Horse Arhers at CarrhaeParthian Shiva-tir horse archers attack Roman formations at the Battle of Carrhae in 53 BCE (Picture source: Antony Karasulas & Angus McBride, Osprey Publishing).

In the end, with Parthia gone, Rome’s war in the east continued. A new power would emerge due to the vacuum Rome created. This power, unlike Parthia, was a centralized, leviathanic reflection of Rome. They were the Sassanids.

Fezana Journal article on Ancient Iranian Women

Wednesday, June 11th, 2014

The Fezana Journal has published an article by Kaveh Farrokh on the ancient women of Iran:

Farrokh, K. (2014). Gender Equality in Ancient Iran (Persia). Fezana Journal (Publication of the Federation of Zoroastrian Associations of North America), Vol. 28, No.1, March/Spring, pp. 105-107.

female-scythian-warriorA reconstruction by Cernenko and Gorelik of the north-Iranian Saka or Scythians in battle (Cernenko & Gorelik, 1989, Plate F). The ancient Iranians (those in ancient Persia and the ones in ancient Eastern Europe) often had women warriors and chieftains, a practice not unlike those of the contemporary ancient Celts in ancient Central and Western Europe. What is also notable is the costume of the Iranian female warrior – this type of dress continues to appear in parts of Luristan in Western Iran. 

As noted in the beginning of the article: “One topic that has received little attention in academia is ancient Iranian warrior women. There are in fact numerous references to ancient Iranian female warriors, from classical sources to post-Islamic Iranian literature.”

Amazon-3-AchaemenidsA reconstruction of a female Achaemenid cavalry unit by Shapur Suren-Pahlav.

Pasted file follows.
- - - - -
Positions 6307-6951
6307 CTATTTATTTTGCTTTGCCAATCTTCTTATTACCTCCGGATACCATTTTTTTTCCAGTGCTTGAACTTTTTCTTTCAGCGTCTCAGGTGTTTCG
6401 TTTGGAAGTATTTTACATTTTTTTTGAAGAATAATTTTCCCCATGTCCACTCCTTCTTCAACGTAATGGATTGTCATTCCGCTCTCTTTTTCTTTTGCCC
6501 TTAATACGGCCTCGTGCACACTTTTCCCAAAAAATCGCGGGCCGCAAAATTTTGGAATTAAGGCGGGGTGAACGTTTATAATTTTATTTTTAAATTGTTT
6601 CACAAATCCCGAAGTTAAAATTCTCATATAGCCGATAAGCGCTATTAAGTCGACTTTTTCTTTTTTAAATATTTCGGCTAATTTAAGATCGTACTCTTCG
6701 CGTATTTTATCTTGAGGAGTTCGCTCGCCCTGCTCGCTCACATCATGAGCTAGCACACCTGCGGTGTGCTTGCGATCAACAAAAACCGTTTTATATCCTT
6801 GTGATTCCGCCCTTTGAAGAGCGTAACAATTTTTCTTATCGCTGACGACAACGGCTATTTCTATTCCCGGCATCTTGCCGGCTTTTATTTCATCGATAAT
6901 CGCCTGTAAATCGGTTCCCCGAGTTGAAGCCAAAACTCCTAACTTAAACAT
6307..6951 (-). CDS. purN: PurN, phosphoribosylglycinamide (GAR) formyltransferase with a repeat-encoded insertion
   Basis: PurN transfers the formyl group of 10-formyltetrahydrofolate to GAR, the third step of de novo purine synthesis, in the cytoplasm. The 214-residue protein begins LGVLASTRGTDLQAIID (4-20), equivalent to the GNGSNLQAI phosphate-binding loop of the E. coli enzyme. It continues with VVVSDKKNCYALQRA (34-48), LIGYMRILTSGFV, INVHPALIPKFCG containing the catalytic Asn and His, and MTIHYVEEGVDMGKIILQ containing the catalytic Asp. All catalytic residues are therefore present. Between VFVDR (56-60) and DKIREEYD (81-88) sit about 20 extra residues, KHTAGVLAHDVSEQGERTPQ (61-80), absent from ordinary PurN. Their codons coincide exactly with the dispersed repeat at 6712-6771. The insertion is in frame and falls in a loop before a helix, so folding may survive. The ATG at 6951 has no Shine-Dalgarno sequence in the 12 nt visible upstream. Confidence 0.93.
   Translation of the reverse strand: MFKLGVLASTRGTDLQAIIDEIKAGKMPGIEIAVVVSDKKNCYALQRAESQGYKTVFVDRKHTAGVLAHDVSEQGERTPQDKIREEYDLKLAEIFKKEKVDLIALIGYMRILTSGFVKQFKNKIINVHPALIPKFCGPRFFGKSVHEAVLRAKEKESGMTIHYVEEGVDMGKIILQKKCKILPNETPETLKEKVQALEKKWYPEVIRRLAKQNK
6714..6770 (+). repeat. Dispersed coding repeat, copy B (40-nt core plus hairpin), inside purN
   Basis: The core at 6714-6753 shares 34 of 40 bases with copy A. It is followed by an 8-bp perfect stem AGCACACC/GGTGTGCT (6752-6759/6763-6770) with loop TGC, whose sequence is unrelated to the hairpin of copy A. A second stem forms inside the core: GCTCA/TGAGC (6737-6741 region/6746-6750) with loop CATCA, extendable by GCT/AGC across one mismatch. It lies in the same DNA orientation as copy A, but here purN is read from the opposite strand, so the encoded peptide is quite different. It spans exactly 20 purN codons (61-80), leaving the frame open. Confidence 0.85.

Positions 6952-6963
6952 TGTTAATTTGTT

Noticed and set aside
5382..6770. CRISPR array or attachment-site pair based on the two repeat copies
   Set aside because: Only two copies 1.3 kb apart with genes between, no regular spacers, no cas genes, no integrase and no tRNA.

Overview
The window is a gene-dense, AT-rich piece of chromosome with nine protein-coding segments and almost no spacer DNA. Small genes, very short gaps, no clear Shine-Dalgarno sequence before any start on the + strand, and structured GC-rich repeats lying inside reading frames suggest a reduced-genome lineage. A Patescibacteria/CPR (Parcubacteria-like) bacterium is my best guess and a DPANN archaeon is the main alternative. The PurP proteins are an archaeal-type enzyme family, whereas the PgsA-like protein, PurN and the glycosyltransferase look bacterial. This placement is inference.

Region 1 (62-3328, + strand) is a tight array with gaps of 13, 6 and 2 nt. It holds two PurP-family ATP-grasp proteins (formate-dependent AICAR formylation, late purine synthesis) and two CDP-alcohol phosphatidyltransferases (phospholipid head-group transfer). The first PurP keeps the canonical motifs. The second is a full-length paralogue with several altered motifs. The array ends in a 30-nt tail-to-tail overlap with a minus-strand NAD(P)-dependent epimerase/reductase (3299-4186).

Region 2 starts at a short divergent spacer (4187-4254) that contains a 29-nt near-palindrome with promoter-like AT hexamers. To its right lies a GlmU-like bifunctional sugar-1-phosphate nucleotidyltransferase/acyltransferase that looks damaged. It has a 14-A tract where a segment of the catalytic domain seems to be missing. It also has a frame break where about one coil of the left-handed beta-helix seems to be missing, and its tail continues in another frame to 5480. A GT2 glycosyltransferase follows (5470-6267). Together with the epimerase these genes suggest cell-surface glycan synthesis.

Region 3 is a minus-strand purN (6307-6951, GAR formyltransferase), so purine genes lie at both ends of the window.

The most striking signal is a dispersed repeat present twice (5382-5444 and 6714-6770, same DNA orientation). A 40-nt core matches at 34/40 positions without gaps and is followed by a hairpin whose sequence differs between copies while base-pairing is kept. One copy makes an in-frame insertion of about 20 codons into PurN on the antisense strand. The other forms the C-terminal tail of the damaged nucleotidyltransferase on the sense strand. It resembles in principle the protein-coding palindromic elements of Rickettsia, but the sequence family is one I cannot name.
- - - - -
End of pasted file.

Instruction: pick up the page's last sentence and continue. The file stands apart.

It is further averred in the article that: “The rights of women in Achaemenid Persia were remarkably “modern” by today’s standards: women worked in many “male” professions (e.g. carpentry, masonry, treasury clerks, artisans, winery working), enjoyed payment equity with men, attained high-level management positions supervising male and female teams, owned and controlled property, were eligible for “maternity leave,” and received equitable treatment relative to men in inheritance“.

Gun-totting Iranian women-MalayerIranian women from Malayer (near Hamedan in the northwest) engaged in target practice in the Malayer city limits in the late 1950s.  The association between weapons and women is nothing new in Iran; Roman references for example note of Iranian women armed as regular troops in the armies of the Sassanians (224-651 AD).

The legacy of the status of the women of Iran is emphasized in the article as thus: “To this day, women in Iran’s tribal regions continue to be seen wielding their weapons“.

Amazon-7-FereydanshahrIranian tribal woman in shooting competition on horseback at the 2011 Fereydanshahr Olympiad in Iran.

Achaemenid style Persian (or Persian-influenced) Ivory comb

Wednesday, April 23rd, 2014

The information below on the Persian (or Persian-influenced) ivory comb was passed to Kavehfarrokh.com by Professor Yuri Stoyanov. The below image and caption is from a text from the Biblical Archaeological Review: “Ashkelon Discovered“, L. Stager, 1991, page 30. As noted by Professor Stoyanov:

The text…naturally downplays the Achaemenid cultural impact on the “Holy Land“.

Professor Stoyanov is currently engaged in research on the Fatemid period at Ashkelon. Note that his works on the exhibition of Persian manuscripts in Bulgaria have been of major importance in Iranian Studies.

Persian_Cultural_Influence_Ashkelon